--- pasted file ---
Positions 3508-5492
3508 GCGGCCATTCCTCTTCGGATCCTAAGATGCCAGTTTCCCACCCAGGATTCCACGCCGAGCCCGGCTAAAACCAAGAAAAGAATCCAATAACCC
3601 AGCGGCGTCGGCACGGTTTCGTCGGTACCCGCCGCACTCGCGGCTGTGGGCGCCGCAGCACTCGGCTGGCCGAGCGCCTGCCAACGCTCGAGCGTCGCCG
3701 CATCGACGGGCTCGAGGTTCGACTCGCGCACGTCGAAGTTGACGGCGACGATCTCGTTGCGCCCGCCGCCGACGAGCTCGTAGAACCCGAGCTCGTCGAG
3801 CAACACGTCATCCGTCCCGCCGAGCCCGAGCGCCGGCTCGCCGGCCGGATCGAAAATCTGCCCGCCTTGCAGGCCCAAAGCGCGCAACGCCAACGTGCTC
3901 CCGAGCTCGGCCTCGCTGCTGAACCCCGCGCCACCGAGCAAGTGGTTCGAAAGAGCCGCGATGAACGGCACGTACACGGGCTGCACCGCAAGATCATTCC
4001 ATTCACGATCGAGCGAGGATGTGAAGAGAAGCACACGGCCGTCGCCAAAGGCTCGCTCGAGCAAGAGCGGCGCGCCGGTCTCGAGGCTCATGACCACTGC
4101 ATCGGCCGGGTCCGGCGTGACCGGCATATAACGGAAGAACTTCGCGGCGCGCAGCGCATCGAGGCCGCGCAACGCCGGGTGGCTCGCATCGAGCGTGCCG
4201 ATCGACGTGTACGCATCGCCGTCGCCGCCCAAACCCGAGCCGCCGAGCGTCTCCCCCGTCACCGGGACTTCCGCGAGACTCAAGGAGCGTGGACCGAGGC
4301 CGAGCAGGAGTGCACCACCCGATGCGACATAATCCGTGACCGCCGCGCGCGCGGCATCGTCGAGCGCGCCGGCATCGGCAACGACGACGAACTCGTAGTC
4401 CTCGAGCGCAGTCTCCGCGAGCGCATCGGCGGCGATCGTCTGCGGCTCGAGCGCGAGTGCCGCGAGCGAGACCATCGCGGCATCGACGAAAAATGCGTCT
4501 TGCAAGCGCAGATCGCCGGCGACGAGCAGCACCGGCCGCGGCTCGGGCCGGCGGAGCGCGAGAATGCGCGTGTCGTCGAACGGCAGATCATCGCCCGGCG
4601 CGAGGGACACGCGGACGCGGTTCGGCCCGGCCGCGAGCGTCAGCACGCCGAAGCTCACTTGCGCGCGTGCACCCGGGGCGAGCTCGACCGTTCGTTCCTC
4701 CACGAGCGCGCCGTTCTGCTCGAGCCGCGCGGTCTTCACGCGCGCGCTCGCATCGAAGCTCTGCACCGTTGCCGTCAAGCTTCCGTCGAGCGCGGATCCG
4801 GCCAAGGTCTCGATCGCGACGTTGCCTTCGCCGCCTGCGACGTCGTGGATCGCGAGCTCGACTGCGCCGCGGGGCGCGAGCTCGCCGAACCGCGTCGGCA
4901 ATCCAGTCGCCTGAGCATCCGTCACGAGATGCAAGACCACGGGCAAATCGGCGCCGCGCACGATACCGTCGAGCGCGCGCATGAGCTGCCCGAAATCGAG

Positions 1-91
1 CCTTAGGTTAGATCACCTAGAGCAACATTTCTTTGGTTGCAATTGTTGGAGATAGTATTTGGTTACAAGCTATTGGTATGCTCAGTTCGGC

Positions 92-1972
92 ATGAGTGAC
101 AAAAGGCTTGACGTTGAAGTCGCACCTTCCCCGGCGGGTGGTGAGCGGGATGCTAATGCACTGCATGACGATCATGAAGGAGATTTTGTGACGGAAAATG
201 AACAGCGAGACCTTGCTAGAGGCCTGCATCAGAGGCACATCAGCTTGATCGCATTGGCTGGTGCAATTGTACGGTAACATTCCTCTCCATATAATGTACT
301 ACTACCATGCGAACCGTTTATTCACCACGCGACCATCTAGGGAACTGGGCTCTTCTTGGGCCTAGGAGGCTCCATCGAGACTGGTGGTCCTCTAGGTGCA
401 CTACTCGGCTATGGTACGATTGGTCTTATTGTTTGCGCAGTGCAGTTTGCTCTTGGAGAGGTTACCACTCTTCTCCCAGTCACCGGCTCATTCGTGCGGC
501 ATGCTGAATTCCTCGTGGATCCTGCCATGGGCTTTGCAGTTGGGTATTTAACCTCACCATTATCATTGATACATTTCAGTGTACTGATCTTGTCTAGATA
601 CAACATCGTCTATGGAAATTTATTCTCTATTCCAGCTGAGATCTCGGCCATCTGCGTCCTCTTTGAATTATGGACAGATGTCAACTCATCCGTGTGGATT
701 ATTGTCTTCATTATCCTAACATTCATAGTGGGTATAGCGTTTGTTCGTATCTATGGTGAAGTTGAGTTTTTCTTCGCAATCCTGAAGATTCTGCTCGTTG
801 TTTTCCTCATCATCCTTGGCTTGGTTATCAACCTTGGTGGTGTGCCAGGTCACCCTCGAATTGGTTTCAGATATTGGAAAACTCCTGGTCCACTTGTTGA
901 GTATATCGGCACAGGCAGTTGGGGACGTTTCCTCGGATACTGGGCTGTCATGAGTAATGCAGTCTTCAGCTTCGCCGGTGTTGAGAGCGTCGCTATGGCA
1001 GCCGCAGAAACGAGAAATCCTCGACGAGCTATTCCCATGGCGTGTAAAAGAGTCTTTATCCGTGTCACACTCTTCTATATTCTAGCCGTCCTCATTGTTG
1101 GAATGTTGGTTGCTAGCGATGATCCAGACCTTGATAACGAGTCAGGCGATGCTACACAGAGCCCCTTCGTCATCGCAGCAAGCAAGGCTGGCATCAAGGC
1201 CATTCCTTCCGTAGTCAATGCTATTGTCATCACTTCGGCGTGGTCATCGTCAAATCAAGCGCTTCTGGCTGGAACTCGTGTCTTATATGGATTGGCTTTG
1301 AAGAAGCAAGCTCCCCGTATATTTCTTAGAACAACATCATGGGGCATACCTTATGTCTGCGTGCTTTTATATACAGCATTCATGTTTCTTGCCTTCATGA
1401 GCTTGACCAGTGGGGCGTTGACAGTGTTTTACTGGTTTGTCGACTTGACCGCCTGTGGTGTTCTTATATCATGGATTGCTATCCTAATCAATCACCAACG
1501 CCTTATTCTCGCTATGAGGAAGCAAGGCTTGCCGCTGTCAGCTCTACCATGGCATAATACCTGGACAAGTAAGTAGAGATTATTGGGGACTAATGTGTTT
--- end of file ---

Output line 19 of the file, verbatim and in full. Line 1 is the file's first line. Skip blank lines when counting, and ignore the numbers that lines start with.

Positions 92-1972